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In this chapter, I want to spend some time going over some of the common CSS concepts that you are likely to encounter when using style sheets. While the main focus will be to provide you with a broad overview of topics, we will spend some time exploring syntax and best practices to use when authoring styles. I want to start by focusing on fonts. Controlling typography is often the first thing the designers learn to do when using CSS, and for good reason. Typography is so important to your design and what you're trying to communicate that it's just a natural starting point.
Remember, if you don't specify a font and format your text, your content will receive the browser's default styling. I highly doubt that that's the look that you are going for. The first thing that you will need to decide when choosing a font for your site is whether you want to use the older, more widely supported system fonts or take advantage of the emerging technique of using web fonts. Let's take a moment to discuss the differences between the two. Now in the past, designers have been limited to using a small set of fonts that are preinstalled on almost every machine.
These are called system fonts, and I have no doubt that you have used them at one time or another. Fonts like Arial, Helvetica, Verdana, Times, Times New Roman, and Courier, and yes, even Comic Sans, are so common on the web that you're more likely than not to encounter at least one of them every time you go online. So, why are these fonts so popular? Well, it has very little to do with the popularity or quality of the fonts, although most of them are quite good, and everything to do with their ubiquity.
Until recently, HTML and CSS contained no mechanisms for displaying a font that wasn't already installed on the client's machine. You could certainly specify that you wanted your web pages to use Garamond, but unless the person viewing your page had Garamond installed, it would fall back to the system's default font. You can see this concept illustrated most clearly by looking at the syntax for declaring font families. Now at first glance, this may look a little odd. Here the designer seems to be asking for more than one font for all paragraphs.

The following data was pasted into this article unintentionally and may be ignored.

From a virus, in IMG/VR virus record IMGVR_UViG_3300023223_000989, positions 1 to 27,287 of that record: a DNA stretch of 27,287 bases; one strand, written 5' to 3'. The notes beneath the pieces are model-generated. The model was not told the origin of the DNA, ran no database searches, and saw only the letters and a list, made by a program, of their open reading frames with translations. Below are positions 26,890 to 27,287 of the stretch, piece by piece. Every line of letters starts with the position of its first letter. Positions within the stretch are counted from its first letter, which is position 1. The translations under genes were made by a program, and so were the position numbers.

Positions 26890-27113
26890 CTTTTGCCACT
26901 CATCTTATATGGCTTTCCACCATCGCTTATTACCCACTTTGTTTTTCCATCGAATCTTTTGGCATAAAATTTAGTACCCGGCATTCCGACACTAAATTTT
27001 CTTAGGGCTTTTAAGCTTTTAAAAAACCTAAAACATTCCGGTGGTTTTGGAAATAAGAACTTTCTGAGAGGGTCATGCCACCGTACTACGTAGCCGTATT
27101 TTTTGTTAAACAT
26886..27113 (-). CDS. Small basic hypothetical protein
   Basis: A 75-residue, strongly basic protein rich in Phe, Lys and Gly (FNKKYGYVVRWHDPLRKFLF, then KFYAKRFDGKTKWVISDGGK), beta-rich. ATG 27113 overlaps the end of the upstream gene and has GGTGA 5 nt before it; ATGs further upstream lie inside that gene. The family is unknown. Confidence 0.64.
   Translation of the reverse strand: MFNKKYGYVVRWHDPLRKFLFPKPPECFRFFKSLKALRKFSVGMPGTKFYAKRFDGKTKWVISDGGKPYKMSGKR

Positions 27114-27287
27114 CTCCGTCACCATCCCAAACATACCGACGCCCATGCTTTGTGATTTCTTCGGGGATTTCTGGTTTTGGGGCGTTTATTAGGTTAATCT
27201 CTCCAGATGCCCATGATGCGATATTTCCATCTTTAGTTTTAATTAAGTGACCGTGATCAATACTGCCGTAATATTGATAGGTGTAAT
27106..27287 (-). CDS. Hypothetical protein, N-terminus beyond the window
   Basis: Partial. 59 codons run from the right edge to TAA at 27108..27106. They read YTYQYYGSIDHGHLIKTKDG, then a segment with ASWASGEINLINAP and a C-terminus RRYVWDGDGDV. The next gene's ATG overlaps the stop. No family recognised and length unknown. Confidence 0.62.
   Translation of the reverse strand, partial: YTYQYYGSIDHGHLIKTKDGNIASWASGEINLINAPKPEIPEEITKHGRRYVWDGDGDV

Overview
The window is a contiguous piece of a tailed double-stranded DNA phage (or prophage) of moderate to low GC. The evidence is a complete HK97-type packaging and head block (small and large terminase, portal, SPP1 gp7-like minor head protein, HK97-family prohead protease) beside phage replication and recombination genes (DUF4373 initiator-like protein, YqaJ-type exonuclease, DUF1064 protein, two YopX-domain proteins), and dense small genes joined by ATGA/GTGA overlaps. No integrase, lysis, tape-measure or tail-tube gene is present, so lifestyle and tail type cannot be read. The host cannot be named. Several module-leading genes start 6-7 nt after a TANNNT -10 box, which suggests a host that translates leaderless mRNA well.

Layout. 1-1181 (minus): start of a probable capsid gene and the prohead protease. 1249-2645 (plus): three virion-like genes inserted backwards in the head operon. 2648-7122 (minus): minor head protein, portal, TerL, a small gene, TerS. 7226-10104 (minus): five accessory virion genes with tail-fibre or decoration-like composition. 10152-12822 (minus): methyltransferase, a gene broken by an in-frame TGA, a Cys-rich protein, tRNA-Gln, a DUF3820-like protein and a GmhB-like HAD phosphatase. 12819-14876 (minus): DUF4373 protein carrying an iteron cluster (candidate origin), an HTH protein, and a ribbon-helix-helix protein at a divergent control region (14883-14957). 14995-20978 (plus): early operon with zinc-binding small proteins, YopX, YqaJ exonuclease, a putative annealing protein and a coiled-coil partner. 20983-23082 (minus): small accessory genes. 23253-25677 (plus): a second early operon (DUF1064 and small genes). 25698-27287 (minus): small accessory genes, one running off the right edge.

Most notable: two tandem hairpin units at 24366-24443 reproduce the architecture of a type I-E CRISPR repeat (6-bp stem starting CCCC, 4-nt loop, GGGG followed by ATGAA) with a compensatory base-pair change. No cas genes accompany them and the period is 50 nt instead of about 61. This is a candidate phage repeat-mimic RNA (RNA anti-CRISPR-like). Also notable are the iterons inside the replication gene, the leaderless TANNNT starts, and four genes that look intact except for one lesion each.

In reality, what this syntax allows designers to do is to provide fallback fonts in case the first one requested isn't found on the client's system. In this case, the first choice would be Arial. If Arial wasn't installed, it would then request Helvetica. If Helvetica wasn't found, it would then request Verdana. And if in the unlikely event that one of those three fonts weren't found, it would finally ask for the system's default sans-serif font, so that at least the text would display in the style that the designer wanted.
Now is there anything wrong with that? No, actually there isn't. Many of the system fonts, like Georgia and Verdana, were designed specifically for the screen, making them very functional choices for web sites. However, recent advances to CSS and browser support now make it possible to use a much wider array of fonts. By now you've probably heard of web fonts. Web fonts is simply the term typically used to describe the technique of embedding font files in web pages using the @font-face method.
This allows web authors to use fonts without worrying about whether they're installed on the client machine or not. The CSS @font-face rule has actually been around for quite some time, but only recently has browser support, font formats, and licensing issues reach the stage where it's actually feasible to use. Web fonts typically work by having an @font-face rule, such as this one, in your styles that point to an external font resource. Now, this could be a font that you host yourself or one that's hosted through any number of recent font hosting services that have appeared to support web fonts.
Now, I know that this syntax looks a little complicated, but trust me, it's not as bad as you think. There are also plenty of online resources that can help you find fonts and even generate the syntax for you. I'll list some of those in the final chapter. If you want a deeper look into web fonts, check out my lynda.com title, Web Fonts First Look. What all this means is that when you are working with fonts in CSS, you have three basic choices: first, you could rely on the browser to supply the user's default font; second, you can specify a preferred system font and then provide fallback fonts all the way down to specifying the generic font family to use in case the client machine doesn't have the defined fonts installed; or third, you can use @font-face to supply custom fonts to the browser.
You could also use a blended approach, where you use web fonts but provide fallback system fonts to the user agent if it doesn't support web fonts. Okay, now that we have we talked little bit about some of the different ways you can use fonts with CSS, we will move on and talk about some of the options for formatting fonts, and we'll do that next.
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